How sugary, fried and processed foods could affect female fertility

We all know about the importance of maintaining a healthy maternal diet to ensure the health and development of the baby during pregnancy. 

What is now becoming increasingly clear is that a woman’s nutrition and diet prior to conception can also play an important role in fertility and pregnancy health.

A study led by Dr Jemma Evans has demonstrated how toxic proteins – produced in the body after consumption of sugary foods and found in browned and highly processed foods – may alter the environment in the womb and directly impact fertility.

The study, published in the journal Human Reproduction, looked at the effects of advanced glycation end products (AGEs) on the womb.

AGEs are formed when proteins in the body are exposed to high sugar levels. They can also be consumed by eating foods that are highly processed or cooked at high heat – for example, frying, grilling, caramelising or roasting – which changes certain proteins, causing them to become highly toxic.

“We analysed samples from the wombs of women with obesity, who generally have elevated levels of AGEs in the body as a whole and are more prone to infertility and pregnancy complications,” Dr Evans said.

For the first time, the team demonstrated that levels of AGEs in these women were elevated specifically within the womb where they triggered inflammation, making it more difficult for an embryo to implant and therefore reducing the likelihood of a pregnancy.

“We discovered that these toxic ‘by-products’ alter the cells in the lining of the womb,” Dr Evans said. “They also interfere with placental development, which may contribute to pregnancy complications.”

A simple change to boost fertility

AGE levels can be reduced using a drug or a highly controlled diet. A low-AGE diet has been shown to improve health outcomes in other diseases, such as insulin resistance in diabetes, in as little as four weeks, but it has never before been tested in infertility.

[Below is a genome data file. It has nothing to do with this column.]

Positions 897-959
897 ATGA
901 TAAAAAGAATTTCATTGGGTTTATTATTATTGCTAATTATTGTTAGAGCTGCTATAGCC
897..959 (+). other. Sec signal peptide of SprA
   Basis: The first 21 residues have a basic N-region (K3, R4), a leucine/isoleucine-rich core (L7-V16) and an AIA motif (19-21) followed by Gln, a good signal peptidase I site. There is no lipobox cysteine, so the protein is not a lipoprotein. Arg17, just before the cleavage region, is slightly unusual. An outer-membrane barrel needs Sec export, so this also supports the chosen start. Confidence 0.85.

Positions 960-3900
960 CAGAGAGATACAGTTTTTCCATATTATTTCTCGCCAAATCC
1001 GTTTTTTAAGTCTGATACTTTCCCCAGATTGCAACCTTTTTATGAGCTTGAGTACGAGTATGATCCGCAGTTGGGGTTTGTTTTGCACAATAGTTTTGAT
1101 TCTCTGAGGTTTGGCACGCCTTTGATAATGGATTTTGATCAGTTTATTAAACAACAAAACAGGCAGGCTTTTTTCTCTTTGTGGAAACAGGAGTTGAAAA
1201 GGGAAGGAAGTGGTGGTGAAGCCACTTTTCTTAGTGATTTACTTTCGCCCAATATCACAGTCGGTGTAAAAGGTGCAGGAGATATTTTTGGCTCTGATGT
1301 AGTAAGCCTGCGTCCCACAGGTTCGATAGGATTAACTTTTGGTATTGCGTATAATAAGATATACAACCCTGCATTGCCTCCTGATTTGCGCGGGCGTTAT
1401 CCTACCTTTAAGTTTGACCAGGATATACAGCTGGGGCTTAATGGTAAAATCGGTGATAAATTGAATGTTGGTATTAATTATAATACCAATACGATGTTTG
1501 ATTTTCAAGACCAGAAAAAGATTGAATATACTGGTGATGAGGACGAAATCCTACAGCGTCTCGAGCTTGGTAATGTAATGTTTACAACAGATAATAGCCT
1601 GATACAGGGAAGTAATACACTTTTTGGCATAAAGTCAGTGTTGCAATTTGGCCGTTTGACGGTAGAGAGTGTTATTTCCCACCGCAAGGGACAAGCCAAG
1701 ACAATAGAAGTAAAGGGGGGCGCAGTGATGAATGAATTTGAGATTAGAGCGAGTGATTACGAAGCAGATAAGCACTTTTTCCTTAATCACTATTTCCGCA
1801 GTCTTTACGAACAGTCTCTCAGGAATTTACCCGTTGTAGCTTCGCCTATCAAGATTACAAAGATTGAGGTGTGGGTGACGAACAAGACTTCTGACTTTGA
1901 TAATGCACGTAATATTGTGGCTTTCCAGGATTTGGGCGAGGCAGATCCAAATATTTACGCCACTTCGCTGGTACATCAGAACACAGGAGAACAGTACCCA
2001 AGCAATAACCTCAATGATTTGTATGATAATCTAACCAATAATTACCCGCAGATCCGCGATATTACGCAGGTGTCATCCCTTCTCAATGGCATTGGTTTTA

Dr Evans is planning a clinical trial of a simple eight-week dietary intervention aimed at reducing levels of toxic factors in the womb, to help more women fall pregnant and have healthier pregnancies.

Dr Evans said the womb is more likely to respond to a short-term intervention because, unlike the heart, kidneys or liver, the endometrium completely regenerates itself every 28 days.

“If successful, this simple dietary intervention may become a more holistic way to improve fertility and potentially avoid the need for costly measures such as IVF,” Dr Evans said.


Advanced glycation end products (AGEs) are compounds which are formed when proteins, lipids or nucleic acids change during exposure to sugar.

The pool of AGEs found in the human body can either be formed naturally within the body, or accumulate through dietary exposure to certain foods or beverages.

AGEs are formed in foods by heat-processing such as frying, grilling, caramelising or roasting (examples include browned meat or toast). Highly processed foods have a high content of AGEs.

Preclinical studies suggest that otherwise healthy proteins in the body can react with sugars (such as those consumed in foods or beverages) to form AGEs within the body.

AGEs are known contributors to oxidative stress and inflammation and have been linked to the recent epidemics of diabetes and cardiovascular disease.

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